HealthDay News — Autism spectrum disorders (ASDs), schizophrenia, and bipolar disorder seem to share etiologic factors — having a first-degree relative who has schizophrenia or bipolar disorder increases the risk for having an ASD.

The autism risk was 2.9-fold higher with schizophrenia in parents and 2.6- to 12.1-fold elevated with schizophrenia in a sibling across various cohorts studied by Patrick F. Sullivan, MD, of the University of North Carolina at Chapel Hill, and colleagues.

They conducted a case-control evaluation of histories in first-degree relatives of probands in three samples (population registers from Sweden, Stockholm County in Sweden, and Israel). Probands met the criteria for ASD, and the affection status of their first-degree relatives was established. Study findings were published in the Archives of General Psychiatry.

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The national inpatient and outpatient registries in Sweden included 25,432 ASD cases, each matched to 10 controls for sex, birth year, and sex of relatives. The Stockholm County cohort included 4,982 ASD cases and 49,844 controls from 1984 through 2007. The Israeli cohort included 386 ASD cases born in the 1980s and 436,311 controls.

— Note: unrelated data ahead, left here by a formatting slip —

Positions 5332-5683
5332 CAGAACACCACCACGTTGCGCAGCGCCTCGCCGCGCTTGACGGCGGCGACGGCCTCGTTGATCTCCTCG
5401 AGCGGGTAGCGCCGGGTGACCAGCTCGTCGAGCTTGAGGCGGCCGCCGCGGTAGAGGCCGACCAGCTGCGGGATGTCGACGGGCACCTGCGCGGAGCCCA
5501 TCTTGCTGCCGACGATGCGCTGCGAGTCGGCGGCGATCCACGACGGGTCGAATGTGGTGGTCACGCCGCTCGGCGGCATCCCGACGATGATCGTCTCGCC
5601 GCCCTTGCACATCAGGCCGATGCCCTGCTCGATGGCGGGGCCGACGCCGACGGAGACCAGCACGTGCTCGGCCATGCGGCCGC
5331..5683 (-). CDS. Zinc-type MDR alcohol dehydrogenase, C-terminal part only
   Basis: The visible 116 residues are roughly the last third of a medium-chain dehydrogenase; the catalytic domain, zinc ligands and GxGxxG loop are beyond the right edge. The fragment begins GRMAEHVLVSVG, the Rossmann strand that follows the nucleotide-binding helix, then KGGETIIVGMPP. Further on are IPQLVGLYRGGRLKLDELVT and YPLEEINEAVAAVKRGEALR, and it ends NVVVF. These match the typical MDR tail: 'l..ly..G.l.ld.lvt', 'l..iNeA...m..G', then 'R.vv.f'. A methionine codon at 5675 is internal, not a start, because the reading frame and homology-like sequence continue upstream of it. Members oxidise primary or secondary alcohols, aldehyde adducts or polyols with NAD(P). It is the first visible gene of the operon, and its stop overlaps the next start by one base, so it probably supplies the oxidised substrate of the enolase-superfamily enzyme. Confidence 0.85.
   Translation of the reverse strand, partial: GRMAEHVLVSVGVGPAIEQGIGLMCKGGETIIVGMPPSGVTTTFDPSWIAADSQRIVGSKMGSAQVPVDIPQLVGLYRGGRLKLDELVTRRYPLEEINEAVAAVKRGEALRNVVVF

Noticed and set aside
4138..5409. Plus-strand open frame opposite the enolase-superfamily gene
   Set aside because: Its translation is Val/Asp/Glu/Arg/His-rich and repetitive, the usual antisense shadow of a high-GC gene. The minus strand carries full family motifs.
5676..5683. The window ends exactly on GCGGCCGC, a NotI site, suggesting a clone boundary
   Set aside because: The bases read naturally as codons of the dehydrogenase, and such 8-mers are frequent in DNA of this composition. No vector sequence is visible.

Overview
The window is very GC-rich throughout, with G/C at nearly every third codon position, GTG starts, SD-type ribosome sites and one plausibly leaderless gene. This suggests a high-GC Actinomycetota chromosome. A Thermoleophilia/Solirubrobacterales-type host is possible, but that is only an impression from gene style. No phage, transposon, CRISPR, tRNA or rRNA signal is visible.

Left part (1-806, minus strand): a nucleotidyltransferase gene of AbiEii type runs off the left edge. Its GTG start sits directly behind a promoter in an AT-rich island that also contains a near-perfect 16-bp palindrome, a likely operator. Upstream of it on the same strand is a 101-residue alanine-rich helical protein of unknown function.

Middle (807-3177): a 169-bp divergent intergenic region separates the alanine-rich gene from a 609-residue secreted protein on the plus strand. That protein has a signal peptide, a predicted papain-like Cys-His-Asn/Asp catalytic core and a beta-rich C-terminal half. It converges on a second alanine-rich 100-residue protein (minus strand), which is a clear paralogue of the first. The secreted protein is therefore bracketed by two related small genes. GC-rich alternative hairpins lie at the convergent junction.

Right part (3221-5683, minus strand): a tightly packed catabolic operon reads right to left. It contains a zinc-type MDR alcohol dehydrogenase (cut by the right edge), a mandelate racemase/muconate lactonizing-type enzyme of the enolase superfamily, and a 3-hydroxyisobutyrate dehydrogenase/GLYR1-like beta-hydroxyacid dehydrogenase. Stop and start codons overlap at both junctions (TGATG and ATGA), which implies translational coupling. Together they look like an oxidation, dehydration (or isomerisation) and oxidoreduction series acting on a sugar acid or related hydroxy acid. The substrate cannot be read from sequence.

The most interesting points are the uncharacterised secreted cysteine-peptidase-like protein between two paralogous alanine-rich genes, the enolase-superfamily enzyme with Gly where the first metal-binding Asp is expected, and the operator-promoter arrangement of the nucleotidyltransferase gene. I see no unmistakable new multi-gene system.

The likelihood of autism spectrum disorder was 2.9-fold elevated with a parental history of schizophrenia in both the Swedish national cohort (95% confidence interval 2.5 to 3.4) and the Stockholm County cohort (95% CI 2.0 to 4.1).

Schizophrenia in a sibling raised the risk 2.6-fold in the Swedish national cohort (95% CI: 2.0-3.2) and 12.1-fold in the Israeli cohort (95% CI: 4.5-32.0).

Similar patterns of association were seen for bipolar disorder, with lesser magnitude. Bipolar disorder in a parent was associated with a 90% elevated odds of an ASD in the Swedish national cohort (95% CI 1.7 to 2.1) and a 60% elevated odds of an ASD in the Stockholm cohort (95% CI 1.1 to 2.1).

“In conclusion, our findings suggest that ASD, schizophrenia, and bipolar disorder share common etiologic factors,” the researchers wrote.

The findings suggest that schizophrenia, bipolar disorder, and autism are different manifestations of the same root causes, they noted.

Sullivan PF et al. Arch Gen Psychiatry 2012; doi: 10.1001/archgenpsychiatry.2012.730.